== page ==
Ideally, the Women’s Committee workshop would promote women’s careers in Economic History; consider women’s history, and provide feminist perspectives on historical topics. In practice, some compromise may be necessary.
Early career researchers should be encouraged to organise workshops and to be speakers. Some leeway should be given regarding the other aims of the workshop.
One day workshop usually held on a Saturday in November.
Usually c.£1,000. If costs appear to be going over that budget, then contact the EHS Treasurer. Workshops usually make a loss. Sometimes other organisations provide funds or resources for the workshop. Permission does not have to be sought from the EHS for this, within reason. To claim funds from the EHS, provide a spreadsheet with a breakdown of income and expenditure, together with receipts for the monies being claimed. Email the spreadsheet to the Treasurer and send the receipts.
Rates in 2018:
£30 for non-members of EHS, £25 for members of the EHS, £17 unwaged, and 10 free places for postgraduates on a first-come first-served basis. Retain general price structure with four categories, even if making changes to the pricing plan.
Men are allowed to attend and to be speakers. Priority should be given to women for free postgraduate places and as speakers, ceteris paribus. Ideally, the speakers should be female but the committee recognises that this is not always possible. Male speakers should only be invited because of the contribution they can make to the workshop, not simply to fill space. Otherwise early career women should be invited or female speakers who work in a slightly different area to the main topic.
The IHR in London is a favourite location. Regional locations should also be considered. Transport links and accommodation should be taken into account when choosing a location. Organisers should consider the option of organising a meal for the night before a regional workshop, if people will be travelling far.
Speakers do not pay registration fees. Their travel and accommodation costs will be met by the EHS (within reason).
Teas, coffees, a buffet lunch and drinks (including wine) should be provided. Ask attendees, in advance, if they have special dietary requirements (on booking form).
The organiser should book a table for attendees to go out to dinner after the workshop. Diners pay their own way. If the organiser cannot go out in the evening, then she should find someone else to take the group.
Examples of programmes can be found on the website. Draft programmes should be made available for circulation ASAP. The EHS logo is available from the Women’s Committee or Maureen Galbraith. A flier will be needed for the Economic History Review. It must be sent to Maureen 8-10 weeks before the date of the Review. The Review appears in February, May, August and November. Usually, a flier would appear in the May issue and an updated one in the August issue. The flier should include a booking form section.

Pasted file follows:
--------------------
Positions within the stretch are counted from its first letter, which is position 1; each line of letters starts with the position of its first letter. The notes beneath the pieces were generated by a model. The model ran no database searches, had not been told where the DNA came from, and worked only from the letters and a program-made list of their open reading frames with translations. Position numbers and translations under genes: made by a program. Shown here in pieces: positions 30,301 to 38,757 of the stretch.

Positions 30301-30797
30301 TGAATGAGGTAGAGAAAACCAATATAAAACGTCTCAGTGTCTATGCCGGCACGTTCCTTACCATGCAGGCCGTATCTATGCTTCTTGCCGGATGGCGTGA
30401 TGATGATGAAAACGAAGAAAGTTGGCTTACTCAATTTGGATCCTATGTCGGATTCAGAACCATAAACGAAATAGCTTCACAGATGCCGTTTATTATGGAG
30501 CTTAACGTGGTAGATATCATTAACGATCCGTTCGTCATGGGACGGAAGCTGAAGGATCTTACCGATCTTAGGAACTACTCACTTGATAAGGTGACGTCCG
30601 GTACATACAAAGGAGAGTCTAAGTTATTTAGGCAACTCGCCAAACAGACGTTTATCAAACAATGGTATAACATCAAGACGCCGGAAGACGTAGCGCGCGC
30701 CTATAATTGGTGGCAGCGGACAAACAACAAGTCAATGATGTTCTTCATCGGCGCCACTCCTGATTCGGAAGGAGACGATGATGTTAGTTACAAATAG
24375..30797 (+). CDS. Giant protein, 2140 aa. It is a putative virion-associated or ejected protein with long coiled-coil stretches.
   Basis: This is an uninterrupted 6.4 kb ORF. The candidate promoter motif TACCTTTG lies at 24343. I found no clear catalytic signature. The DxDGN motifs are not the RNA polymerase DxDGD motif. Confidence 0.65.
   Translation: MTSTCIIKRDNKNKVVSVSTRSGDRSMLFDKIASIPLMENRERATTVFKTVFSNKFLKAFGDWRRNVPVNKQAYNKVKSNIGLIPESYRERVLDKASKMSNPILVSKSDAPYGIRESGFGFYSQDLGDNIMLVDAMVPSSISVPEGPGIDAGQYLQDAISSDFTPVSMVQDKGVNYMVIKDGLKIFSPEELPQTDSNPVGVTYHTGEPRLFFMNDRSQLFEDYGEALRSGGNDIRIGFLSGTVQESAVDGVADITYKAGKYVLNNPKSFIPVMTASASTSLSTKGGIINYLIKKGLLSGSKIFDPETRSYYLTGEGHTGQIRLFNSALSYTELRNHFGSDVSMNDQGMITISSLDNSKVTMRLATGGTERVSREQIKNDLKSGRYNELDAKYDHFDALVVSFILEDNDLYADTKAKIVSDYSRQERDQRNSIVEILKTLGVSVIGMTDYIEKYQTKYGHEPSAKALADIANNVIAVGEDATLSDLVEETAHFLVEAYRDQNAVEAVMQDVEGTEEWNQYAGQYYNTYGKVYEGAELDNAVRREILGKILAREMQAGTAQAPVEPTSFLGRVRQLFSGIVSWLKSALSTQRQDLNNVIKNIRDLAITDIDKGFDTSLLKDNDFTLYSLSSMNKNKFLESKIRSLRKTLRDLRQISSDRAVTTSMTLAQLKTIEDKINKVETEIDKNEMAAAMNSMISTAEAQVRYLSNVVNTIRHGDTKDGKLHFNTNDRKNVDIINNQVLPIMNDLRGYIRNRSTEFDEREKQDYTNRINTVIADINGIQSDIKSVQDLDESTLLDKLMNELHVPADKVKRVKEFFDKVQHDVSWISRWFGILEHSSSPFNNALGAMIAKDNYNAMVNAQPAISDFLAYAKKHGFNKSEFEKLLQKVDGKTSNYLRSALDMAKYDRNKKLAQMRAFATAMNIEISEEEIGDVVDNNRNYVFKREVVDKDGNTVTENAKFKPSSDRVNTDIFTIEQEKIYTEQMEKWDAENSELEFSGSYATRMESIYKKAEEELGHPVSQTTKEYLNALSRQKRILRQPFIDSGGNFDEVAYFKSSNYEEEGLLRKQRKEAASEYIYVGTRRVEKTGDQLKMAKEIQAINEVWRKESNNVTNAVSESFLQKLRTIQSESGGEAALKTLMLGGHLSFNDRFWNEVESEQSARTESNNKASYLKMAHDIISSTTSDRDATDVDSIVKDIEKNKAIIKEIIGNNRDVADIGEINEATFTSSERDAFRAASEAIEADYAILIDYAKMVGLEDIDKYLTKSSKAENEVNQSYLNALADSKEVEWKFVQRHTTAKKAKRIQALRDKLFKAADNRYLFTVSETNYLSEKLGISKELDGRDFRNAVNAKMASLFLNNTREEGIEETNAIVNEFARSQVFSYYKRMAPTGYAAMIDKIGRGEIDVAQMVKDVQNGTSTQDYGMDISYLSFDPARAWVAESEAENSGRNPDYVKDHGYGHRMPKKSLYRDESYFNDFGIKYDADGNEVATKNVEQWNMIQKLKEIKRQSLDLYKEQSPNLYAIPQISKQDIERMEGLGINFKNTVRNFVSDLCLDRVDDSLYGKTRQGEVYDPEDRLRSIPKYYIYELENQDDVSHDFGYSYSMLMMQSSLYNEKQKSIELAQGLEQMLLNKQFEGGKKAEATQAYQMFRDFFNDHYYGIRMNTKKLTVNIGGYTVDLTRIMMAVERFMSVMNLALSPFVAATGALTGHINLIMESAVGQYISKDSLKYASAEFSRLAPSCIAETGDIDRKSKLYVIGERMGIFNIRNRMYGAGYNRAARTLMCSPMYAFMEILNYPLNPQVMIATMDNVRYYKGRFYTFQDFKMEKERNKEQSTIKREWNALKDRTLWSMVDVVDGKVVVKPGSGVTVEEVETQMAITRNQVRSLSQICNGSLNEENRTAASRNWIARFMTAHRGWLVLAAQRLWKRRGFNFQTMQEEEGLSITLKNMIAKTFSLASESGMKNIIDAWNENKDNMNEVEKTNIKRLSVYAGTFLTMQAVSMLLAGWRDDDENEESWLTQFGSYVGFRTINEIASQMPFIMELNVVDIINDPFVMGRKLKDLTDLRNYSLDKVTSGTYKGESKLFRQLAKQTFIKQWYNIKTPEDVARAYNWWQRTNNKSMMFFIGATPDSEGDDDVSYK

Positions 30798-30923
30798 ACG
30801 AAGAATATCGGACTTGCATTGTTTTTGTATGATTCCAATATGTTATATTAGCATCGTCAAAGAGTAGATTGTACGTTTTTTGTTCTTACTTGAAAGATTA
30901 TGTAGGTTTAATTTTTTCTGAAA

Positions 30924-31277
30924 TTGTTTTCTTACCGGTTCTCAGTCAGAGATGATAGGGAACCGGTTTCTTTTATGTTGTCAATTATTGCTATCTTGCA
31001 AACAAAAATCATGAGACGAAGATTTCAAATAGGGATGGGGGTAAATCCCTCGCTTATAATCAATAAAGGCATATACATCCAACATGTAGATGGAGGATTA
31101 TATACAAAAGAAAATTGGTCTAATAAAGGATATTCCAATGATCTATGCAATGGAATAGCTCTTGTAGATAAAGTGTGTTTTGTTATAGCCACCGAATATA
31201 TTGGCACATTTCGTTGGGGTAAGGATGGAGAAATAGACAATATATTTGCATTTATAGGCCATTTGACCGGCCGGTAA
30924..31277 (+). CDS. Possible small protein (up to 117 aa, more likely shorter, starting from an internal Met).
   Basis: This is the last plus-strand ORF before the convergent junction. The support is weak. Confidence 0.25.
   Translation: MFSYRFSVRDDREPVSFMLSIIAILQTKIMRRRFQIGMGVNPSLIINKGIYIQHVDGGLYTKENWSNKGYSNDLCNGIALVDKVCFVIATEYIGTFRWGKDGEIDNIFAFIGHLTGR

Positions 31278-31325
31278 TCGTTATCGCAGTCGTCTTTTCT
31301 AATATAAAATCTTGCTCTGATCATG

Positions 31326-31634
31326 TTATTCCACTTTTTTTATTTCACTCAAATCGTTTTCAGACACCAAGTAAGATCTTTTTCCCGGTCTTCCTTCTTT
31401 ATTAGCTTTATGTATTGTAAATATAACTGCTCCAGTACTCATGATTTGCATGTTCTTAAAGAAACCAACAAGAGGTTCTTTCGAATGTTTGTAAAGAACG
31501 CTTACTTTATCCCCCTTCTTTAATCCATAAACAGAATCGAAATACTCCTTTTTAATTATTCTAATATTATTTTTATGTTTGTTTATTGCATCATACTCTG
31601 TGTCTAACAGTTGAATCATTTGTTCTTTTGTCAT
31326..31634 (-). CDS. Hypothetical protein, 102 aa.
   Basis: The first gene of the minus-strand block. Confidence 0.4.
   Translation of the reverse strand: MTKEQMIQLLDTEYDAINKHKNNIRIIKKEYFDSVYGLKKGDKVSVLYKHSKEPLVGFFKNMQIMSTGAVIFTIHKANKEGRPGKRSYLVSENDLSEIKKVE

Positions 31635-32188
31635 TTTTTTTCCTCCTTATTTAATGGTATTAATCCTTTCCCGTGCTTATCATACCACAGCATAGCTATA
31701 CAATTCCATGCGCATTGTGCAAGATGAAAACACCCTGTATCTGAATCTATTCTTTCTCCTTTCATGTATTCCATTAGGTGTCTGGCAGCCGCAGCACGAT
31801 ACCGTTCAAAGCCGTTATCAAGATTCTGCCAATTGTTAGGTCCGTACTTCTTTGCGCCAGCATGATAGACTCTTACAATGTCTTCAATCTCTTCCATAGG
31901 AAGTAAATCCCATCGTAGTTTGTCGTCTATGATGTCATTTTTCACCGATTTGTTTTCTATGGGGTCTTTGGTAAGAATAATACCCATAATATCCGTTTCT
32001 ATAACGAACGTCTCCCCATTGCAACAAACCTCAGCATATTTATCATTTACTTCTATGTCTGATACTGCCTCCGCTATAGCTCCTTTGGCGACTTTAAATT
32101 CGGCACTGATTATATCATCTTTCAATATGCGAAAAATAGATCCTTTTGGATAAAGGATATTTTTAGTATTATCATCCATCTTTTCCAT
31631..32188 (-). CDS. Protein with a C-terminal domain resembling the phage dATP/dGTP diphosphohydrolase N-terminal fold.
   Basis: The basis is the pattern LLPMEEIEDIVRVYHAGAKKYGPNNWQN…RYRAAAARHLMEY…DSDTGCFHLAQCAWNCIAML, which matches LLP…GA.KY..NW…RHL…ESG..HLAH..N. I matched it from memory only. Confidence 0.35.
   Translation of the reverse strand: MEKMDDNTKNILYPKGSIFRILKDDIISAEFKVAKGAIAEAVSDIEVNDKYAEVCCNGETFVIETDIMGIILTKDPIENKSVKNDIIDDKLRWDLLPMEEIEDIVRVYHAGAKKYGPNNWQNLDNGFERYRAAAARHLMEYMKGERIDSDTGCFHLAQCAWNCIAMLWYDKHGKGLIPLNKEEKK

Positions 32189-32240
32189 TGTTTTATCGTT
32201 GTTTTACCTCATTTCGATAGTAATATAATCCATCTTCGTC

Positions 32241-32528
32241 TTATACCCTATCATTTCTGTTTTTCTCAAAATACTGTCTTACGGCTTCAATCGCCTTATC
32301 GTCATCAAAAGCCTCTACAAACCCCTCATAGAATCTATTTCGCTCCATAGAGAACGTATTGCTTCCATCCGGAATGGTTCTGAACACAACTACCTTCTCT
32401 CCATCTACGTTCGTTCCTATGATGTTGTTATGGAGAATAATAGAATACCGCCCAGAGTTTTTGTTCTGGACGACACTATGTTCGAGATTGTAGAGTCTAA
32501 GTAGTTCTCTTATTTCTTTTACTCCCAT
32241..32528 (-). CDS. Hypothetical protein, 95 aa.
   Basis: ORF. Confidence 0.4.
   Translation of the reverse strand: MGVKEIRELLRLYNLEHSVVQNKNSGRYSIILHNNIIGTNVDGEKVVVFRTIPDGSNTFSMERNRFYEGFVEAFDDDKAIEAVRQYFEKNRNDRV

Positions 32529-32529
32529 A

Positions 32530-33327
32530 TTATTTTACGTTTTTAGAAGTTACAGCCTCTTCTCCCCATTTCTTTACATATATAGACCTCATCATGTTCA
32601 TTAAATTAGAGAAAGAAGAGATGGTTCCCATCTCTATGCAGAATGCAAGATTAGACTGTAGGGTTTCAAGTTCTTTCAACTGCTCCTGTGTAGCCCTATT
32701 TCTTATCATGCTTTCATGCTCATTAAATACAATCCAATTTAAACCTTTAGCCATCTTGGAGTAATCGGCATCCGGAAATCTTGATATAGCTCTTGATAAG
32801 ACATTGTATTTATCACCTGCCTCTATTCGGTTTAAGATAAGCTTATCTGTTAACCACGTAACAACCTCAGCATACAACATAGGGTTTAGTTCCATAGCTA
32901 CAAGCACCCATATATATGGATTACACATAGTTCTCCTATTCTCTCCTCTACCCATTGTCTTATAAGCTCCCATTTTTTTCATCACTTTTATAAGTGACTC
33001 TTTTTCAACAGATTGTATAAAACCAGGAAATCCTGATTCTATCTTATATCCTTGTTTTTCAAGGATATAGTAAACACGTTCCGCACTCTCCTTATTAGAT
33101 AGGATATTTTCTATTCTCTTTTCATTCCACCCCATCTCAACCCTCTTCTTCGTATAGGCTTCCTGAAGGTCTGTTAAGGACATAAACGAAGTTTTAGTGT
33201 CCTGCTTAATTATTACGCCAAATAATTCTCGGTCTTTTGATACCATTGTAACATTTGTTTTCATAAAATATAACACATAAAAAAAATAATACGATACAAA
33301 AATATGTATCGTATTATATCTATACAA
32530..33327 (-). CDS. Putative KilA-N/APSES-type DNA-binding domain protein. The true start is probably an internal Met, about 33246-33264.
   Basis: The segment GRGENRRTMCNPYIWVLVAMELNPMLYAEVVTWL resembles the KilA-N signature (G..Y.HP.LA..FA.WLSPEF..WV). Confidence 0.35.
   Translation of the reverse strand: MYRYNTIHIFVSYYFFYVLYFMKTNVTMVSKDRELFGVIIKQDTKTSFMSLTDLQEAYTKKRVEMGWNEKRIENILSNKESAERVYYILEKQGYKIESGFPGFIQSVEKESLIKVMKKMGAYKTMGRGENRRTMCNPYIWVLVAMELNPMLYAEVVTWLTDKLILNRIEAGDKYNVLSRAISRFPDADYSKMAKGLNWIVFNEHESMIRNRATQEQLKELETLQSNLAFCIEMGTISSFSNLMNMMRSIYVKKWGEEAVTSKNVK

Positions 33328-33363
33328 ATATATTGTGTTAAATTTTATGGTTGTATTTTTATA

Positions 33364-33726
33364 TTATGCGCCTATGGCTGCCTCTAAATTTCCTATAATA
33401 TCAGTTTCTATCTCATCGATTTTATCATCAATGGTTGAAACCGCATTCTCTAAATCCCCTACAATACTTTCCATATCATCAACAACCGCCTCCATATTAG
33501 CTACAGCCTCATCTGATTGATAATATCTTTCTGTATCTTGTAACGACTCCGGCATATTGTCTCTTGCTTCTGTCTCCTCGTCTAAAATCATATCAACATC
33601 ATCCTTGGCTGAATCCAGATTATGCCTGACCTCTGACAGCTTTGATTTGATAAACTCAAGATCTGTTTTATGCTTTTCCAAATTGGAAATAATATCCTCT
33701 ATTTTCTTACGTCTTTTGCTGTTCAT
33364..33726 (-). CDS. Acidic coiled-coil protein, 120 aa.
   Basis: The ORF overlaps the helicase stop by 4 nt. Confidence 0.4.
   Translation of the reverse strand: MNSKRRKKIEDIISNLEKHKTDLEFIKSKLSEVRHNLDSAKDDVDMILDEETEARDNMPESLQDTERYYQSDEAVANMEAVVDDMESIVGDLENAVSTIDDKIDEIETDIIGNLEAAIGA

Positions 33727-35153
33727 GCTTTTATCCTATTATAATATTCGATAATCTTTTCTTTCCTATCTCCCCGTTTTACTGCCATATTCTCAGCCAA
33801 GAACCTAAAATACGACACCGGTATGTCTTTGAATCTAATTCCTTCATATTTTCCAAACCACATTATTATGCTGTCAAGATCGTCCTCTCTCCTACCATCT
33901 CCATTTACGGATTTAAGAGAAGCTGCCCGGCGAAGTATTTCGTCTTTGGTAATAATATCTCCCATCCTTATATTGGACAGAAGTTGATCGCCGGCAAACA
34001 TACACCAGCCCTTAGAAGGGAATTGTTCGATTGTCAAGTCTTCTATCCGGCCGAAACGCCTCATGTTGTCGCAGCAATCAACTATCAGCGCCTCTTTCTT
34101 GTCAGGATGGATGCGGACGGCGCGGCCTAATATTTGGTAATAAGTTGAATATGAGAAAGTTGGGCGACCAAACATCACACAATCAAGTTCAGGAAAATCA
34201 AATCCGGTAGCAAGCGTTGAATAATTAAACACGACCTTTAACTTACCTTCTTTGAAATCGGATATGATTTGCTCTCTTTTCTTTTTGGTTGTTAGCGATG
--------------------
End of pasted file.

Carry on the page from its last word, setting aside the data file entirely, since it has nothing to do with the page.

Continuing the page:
The workshop should be promoted on the EHS website, on the Women’s Committee Facebook page and Jisclist, and on Conference alerts website. You can ask the Chair to do this if you wish as we have various accounts set up. Other sites, such as EH.Net may also be of use. Contact the Chair or Secretary with updates.
Completed papers should be forwarded, where possible, to the EHS’s publicist, Romesh Vaitiligam. He can give detailed instructions regarding press releases and dealing with the media.
If complete papers are not available (which is quite likely), then ask the speakers to write a press briefing.
Romesh’s guidelines (edited version):
A press release should not be the abstract of a scholarly paper. It should be no longer than 600 words and ideally printed on two sides of a single sheet of paper. At the end, you should list your contact details: numbers, your email address, and your website if it is possible to get further details on the work from there.
Begin with a catchy headline and general statement that sums up the main finding.
Distil into three or four points the essence of your research.
Back up these points with facts and figures.
Add a conclusion that outlines the main policy implications or the ‘way forward’.
Try to be concrete and specific.
Use clear and concise English.
Don’t qualify or hedge your results any more than is necessary.
Remember that you should work from ‘top to bottom’. Start with the most important and interesting points and work your way down. If you took away all the paragraphs except the first, the press release should still make sense. For press releases, you should, in effect, think how to turn your writing upside down. One of the most effective ways to do this is to imagine that you are explaining your work to someone who isn’t familiar with either the technical aspects or ‘the literature’ of your discipline.
If you are a Twitter user, please use a hashtag consisting of WComEHS with the last two digits of the current year. Even if you are not a Twitter user, please add the hashtag to the flier.
Remember the usual: name badges, signs at the venue, appropriate technology (e.g. Powerpoint), and water for the speakers. Make sure that there is someone to chair the papers.